Citing very tight definitions of the types of incidents that would trigger a terrorism policy, an expert is advising P&C industry professionals to help commercial clients get additional coverage, providing a wider scope of protection.
Several exclusions and definitions currently narrow the scope of a terrorism policy, explained Tamsin Plumptre, the Toronto-based credit, political and security risks leader at EQUA Specialty Risk Partners Corporation, a specialty insurance brokerage and risk management company.
Terrorism is traditionally defined as an incident motivated by a religious, political, or ideological event.
“Often, that means that a lot of other stuff is excluded de facto, or because it doesn’t fit neatly into the definition of terrorism,” she said in an interview. “As we see today, unfortunately, the world is experiencing attacks that aren’t really that clear-cut. They don’t always fall into a neat box.”
One example of a potential terror cover that might draw the interest of clients is something called ‘malicious attack.’ This kind of coverage would include a broader range of incidents, filling the gaps left open by a traditional terrorism policy.
For example, a malicious attack may include an active shooter situation in a workplace, or a similar situation that shuts down a business such as a shopping mall, she told Canadian Underwriter.
Malicious attack would cover “anything where there has not been a clear definition of the motivation,” Plumptre said. “You just want to make sure that the default position is that [the situation] is covered, rather than it’s excluded.”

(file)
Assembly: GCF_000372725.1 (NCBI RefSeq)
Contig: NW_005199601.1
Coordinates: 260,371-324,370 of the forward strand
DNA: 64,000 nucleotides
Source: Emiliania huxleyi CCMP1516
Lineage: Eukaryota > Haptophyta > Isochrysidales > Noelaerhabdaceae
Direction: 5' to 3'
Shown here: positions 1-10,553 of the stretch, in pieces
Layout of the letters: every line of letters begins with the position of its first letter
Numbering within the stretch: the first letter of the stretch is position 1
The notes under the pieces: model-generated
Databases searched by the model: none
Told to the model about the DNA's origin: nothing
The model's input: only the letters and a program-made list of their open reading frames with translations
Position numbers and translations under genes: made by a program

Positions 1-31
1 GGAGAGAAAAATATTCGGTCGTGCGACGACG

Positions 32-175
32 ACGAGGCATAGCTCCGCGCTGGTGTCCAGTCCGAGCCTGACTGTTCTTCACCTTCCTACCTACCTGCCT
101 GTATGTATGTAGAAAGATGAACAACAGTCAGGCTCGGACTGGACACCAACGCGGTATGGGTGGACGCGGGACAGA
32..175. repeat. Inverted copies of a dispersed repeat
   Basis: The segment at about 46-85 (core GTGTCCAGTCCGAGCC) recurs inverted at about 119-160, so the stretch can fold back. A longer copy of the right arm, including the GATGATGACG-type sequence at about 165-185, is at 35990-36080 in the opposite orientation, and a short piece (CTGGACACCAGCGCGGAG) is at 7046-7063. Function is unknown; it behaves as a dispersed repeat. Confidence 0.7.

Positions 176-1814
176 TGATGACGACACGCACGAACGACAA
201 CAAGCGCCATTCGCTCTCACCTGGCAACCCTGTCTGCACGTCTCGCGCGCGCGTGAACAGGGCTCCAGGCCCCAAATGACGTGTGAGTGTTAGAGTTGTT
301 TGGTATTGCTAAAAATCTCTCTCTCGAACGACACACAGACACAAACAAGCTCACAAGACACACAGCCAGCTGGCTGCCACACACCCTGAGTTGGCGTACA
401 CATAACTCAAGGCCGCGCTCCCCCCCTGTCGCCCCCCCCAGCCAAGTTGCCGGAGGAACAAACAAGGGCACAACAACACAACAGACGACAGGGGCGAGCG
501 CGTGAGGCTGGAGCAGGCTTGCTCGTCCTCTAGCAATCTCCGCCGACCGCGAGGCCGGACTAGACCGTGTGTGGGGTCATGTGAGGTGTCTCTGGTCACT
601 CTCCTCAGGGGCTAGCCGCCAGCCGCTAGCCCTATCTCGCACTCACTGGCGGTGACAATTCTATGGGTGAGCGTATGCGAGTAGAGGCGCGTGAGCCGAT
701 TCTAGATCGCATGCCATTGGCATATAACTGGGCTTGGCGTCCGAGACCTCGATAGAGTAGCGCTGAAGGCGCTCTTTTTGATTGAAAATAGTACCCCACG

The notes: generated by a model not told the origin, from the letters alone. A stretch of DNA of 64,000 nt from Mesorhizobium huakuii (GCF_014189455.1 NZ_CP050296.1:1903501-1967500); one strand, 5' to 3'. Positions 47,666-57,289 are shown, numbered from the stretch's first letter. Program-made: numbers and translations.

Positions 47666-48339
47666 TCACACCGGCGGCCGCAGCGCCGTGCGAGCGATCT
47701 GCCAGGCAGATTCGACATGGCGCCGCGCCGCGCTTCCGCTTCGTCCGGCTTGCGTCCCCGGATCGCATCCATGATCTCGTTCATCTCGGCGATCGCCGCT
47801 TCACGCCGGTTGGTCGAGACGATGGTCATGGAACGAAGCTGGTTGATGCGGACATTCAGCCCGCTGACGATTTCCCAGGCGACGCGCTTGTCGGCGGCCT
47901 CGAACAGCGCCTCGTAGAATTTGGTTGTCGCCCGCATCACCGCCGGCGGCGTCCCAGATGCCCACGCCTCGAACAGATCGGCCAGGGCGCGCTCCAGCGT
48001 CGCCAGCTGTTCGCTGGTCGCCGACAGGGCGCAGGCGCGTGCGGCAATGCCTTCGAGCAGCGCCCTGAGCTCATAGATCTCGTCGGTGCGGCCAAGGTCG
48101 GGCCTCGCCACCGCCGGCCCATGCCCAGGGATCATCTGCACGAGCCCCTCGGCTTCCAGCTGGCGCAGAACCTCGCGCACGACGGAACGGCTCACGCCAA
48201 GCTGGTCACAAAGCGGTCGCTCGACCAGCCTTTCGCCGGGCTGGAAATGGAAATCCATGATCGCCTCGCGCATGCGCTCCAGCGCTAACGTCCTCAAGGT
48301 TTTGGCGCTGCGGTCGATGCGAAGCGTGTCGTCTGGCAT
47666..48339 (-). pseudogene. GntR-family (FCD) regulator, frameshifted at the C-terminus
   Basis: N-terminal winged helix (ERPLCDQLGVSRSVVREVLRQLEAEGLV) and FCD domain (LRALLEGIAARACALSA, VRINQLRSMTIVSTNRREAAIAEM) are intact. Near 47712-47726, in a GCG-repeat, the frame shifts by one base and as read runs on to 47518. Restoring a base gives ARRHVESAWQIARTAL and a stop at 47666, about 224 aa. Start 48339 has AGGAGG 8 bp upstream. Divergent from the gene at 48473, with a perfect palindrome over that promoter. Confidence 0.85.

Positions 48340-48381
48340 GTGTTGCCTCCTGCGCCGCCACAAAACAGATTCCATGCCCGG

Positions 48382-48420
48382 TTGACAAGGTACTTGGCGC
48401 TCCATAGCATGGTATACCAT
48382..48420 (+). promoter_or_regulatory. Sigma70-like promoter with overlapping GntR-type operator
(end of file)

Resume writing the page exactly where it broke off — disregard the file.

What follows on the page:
But why is there a gap in the first place?
Much of Plumptre’s experience comes from working in the U.K. market, where clients are aware of more options for terrorism cover. Here in Canada, fewer clients know what’s available to them, Plumptre explained.
The terrorism market grew after the attacks in the U.S. on Sept. 11, 2001, when many policies were put in place, she observed. “The U.S. has their backstop, the Terrorism Risk Insurance Program Reauthorization Act (TRIPRA). And a lot of the insurance market policy wordings adapted to fit around that.”
Canada, on the other hand, doesn’t have a similar backstop. However, given an increase in the number of incidents that don’t fall under such traditional definitions, there is a call for broader terrorism coverage, Plumptre said.
“[It’s] just a case of people giving it a bit more thought to how this applies to Canadian businesses for exposures in Canada,” she said. “In the past, I think the wordings have followed what’s already been drafted for U.S. corporates and U.S. plants, whereas Canada is a different landscape.”